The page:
ZION has different definitions.  It is considered the historic land of Israel; a symbol of the Jewish people; and a place regarded as sacred by God.  It has been used as a name for the city of Jerusalem, or a part of it.  It sometimes is referred to as Mount Zion, a name for the City of David; or even more generally, the chosen people of Israel (2 Sam. 5:7; Isa. 51:16; Mic. 4:7- 8; Joel 3:7).  It is used in the Psalms to refer to God’s holy city out of which God will come forth (Psa. 50:2; Psa. 102:16,21; Psa. 132:13; Psa. 135:21).

From a prophecy standpoint, ZION sometimes refers to God’s people, who are believers in Christ under the New Covenant of the spiritual Kingdom of God.  This includes believing Jews and believing Gentiles.  His special people, a holy spiritual nation (Isaiah 52:7-8; Isa. 59:20; Isa. 62:11).  Christ said that His coming in the first century AD was a fulfillment of prophecies about the Messiah (Matt. 21:5; Rom. 9:33; Rom. 11:26; Heb. 12:22; Rev. 14:1).

4COMING TO HIM as to a living stone, rejected indeed by men, but chosen by God and precious, 5you also, as living stones, are being built up a spiritual house, a holy priesthood, to offer up spiritual sacrifices acceptable to God through Jesus Christ. 6Therefore it is also contained in the Scripture, ‘Behold, I lay in ZION a chief cornerstone, elect, precious, and he who believes on Him will by no means be put to shame.’” (1 Pet. 2:4-6; Isaiah 28:16).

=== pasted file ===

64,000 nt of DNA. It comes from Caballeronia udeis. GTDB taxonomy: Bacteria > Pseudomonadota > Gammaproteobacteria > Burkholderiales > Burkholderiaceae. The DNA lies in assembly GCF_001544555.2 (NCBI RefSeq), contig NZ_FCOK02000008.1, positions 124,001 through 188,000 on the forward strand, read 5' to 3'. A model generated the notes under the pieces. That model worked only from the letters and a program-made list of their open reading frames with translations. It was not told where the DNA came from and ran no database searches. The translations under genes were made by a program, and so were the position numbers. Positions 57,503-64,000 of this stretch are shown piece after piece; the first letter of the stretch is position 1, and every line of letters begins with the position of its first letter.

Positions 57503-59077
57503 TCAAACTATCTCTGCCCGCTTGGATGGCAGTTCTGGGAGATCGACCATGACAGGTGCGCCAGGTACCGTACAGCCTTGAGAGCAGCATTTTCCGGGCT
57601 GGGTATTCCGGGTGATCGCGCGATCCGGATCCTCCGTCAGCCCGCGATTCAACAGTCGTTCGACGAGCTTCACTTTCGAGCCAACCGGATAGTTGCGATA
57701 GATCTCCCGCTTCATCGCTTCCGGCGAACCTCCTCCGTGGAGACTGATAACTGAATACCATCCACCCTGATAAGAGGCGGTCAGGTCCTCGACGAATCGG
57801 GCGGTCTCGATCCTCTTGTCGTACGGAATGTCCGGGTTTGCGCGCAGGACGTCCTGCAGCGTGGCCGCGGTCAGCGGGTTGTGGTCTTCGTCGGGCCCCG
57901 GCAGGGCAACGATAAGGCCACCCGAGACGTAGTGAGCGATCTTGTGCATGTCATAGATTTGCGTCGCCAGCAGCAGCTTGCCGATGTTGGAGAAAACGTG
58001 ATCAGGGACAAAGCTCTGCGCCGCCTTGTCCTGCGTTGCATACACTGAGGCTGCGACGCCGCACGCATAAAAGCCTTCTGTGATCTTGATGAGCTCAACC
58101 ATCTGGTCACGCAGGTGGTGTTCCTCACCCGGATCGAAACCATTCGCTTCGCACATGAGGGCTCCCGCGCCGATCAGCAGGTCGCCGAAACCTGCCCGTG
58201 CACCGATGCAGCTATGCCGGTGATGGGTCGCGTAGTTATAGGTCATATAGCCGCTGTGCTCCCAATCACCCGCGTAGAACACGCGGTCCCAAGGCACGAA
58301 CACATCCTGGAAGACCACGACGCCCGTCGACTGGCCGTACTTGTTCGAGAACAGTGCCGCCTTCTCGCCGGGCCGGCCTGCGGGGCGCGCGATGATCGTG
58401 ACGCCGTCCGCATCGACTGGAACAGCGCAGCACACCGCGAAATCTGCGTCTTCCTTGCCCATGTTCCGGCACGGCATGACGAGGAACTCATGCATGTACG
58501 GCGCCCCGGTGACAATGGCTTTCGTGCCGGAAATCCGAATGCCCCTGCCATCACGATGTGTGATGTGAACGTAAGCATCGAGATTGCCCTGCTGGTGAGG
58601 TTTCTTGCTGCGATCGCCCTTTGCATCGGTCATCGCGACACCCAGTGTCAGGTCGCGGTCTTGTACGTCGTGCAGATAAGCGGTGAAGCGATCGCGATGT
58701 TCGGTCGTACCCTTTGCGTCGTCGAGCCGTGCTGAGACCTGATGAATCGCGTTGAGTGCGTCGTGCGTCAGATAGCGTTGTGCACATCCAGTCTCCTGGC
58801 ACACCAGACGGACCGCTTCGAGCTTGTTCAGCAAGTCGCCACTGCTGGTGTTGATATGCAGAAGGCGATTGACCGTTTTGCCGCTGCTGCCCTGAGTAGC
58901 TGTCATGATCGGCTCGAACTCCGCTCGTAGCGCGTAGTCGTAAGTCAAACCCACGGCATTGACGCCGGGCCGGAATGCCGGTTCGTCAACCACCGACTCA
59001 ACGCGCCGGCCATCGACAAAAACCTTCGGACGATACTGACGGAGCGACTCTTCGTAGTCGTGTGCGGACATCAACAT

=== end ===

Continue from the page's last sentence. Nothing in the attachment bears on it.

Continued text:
Zion:  The Christian church in her impregnable and triumphant character.

     Note: The symbols given here are prophetic symbols and are not to be applied to every reading where the word is found, only where figurative language is used.  We might wonder why the prophets used such language?  To this there are two answers.

  1. The prophets spoke the language of God.
  2. Prof. W.K. Mound says, “The Hebrew language possesses a facility to present pictures of events narrated.  The Hebrew thought in pictures, and consequently his nouns are concrete and vivid, there are no such things as neuter gender, compound words are lacking.”  Essentials of Bible History, rev. ed. P. 307.

Geisler and Nix also stated, “Linguistically, words are necessary for the full expression of thought.  If God in any meaningful sense expressed himself to the prophet, He had to use words.  Words are the clothes of ideas, and a naked thought is a very nebulous entity at best.  The desire for clarity in revelation would scarcely be consonant with the ambiguity of non-symbolized ideas.  In fact, an idea without symbol to express it is an unexpressed idea, and an unexpressed idea is scarcely a revelation or communication.”  Geisler and Nix, Introduction to the Bible, p.31.